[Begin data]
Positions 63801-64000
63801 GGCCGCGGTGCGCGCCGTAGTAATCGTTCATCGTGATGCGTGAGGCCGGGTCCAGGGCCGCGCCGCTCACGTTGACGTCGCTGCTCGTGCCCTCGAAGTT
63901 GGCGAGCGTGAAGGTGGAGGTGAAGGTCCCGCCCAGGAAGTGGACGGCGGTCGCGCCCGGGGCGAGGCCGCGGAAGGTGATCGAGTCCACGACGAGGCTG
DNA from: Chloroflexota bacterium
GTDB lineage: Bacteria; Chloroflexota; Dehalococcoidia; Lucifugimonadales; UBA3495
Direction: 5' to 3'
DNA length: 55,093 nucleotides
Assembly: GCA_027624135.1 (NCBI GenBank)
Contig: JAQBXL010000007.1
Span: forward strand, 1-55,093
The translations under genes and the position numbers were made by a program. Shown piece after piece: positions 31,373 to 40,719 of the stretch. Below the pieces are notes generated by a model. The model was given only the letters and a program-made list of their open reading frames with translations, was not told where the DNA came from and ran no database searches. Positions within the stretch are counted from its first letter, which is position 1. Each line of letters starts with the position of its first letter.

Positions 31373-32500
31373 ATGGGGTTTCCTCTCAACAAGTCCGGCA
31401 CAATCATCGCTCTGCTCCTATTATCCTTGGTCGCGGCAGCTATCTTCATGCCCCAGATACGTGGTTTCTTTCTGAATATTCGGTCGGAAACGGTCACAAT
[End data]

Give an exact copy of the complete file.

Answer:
Positions 63801-64000
63801 GGCCGCGGTGCGCGCCGTAGTAATCGTTCATCGTGATGCGTGAGGCCGGGTCCAGGGCCGCGCCGCTCACGTTGACGTCGCTGCTCGTGCCCTCGAAGTT
63901 GGCGAGCGTGAAGGTGGAGGTGAAGGTCCCGCCCAGGAAGTGGACGGCGGTCGCGCCCGGGGCGAGGCCGCGGAAGGTGATCGAGTCCACGACGAGGCTG
DNA from: Chloroflexota bacterium
GTDB lineage: Bacteria; Chloroflexota; Dehalococcoidia; Lucifugimonadales; UBA3495
Direction: 5' to 3'
DNA length: 55,093 nucleotides
Assembly: GCA_027624135.1 (NCBI GenBank)
Contig: JAQBXL010000007.1
Span: forward strand, 1-55,093
The translations under genes and the position numbers were made by a program. Shown piece after piece: positions 31,373 to 40,719 of the stretch. Below the pieces are notes generated by a model. The model was given only the letters and a program-made list of their open reading frames with translations, was not told where the DNA came from and ran no database searches. Positions within the stretch are counted from its first letter, which is position 1. Each line of letters starts with the position of its first letter.

Positions 31373-32500
31373 ATGGGGTTTCCTCTCAACAAGTCCGGCA
31401 CAATCATCGCTCTGCTCCTATTATCCTTGGTCGCGGCAGCTATCTTCATGCCCCAGATACGTGGTTTCTTTCTGAATATTCGGTCGGAAACGGTCACAAT